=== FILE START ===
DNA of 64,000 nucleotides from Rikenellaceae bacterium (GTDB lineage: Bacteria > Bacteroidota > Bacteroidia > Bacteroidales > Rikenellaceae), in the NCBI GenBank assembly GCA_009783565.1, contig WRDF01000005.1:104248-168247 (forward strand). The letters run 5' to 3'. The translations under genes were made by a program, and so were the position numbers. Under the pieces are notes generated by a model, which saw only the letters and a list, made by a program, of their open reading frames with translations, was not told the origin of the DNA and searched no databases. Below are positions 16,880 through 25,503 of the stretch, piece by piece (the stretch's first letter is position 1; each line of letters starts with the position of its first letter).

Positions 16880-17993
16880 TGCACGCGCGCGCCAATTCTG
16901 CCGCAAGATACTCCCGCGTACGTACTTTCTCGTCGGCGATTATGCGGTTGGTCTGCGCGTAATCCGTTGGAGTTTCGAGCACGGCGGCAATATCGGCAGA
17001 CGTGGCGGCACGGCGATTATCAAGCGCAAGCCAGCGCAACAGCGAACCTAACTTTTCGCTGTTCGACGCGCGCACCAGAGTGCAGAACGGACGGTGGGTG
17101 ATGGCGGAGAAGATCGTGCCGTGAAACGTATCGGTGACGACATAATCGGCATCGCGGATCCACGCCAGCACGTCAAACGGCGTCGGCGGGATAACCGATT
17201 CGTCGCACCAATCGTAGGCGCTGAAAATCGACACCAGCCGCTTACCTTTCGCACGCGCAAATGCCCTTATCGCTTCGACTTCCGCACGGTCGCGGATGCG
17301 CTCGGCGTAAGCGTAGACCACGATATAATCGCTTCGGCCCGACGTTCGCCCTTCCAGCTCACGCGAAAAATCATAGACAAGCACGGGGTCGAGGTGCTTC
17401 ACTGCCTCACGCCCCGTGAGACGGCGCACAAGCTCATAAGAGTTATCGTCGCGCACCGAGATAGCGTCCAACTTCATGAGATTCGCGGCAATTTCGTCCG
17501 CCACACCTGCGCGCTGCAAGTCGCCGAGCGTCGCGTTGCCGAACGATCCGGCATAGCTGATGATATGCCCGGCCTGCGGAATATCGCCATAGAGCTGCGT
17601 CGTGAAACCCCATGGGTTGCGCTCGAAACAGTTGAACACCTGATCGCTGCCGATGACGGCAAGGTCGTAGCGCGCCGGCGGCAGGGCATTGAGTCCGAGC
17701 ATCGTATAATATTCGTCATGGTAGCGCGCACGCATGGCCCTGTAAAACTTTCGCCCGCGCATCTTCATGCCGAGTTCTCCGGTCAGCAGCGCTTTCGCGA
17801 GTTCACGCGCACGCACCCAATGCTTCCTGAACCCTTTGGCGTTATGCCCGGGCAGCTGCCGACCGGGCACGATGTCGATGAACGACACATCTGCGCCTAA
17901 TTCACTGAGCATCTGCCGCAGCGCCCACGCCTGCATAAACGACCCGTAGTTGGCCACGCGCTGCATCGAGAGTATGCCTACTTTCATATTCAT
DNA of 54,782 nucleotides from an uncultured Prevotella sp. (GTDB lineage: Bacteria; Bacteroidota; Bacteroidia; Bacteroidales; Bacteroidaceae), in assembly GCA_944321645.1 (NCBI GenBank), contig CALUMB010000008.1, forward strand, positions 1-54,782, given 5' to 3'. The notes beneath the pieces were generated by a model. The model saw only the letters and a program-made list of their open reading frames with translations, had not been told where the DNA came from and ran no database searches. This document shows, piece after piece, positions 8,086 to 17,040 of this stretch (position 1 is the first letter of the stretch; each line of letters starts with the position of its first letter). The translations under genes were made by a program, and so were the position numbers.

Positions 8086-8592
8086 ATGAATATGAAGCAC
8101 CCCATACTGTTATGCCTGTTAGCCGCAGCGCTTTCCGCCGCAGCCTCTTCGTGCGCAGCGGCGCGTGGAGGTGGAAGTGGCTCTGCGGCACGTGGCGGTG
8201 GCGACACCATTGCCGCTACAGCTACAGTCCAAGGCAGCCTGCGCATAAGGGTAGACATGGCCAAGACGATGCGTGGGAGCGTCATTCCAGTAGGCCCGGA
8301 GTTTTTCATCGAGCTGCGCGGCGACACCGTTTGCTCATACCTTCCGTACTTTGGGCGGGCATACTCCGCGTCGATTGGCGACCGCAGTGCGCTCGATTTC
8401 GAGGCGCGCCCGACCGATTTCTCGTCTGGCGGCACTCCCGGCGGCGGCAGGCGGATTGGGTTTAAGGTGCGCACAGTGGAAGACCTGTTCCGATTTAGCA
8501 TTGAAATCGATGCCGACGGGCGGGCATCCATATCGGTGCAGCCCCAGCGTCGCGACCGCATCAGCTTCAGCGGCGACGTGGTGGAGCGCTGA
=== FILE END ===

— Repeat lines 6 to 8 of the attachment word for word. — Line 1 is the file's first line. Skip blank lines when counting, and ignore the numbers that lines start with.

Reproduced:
17101 ATGGCGGAGAAGATCGTGCCGTGAAACGTATCGGTGACGACATAATCGGCATCGCGGATCCACGCCAGCACGTCAAACGGCGTCGGCGGGATAACCGATT
17201 CGTCGCACCAATCGTAGGCGCTGAAAATCGACACCAGCCGCTTACCTTTCGCACGCGCAAATGCCCTTATCGCTTCGACTTCCGCACGGTCGCGGATGCG
17301 CTCGGCGTAAGCGTAGACCACGATATAATCGCTTCGGCCCGACGTTCGCCCTTCCAGCTCACGCGAAAAATCATAGACAAGCACGGGGTCGAGGTGCTTC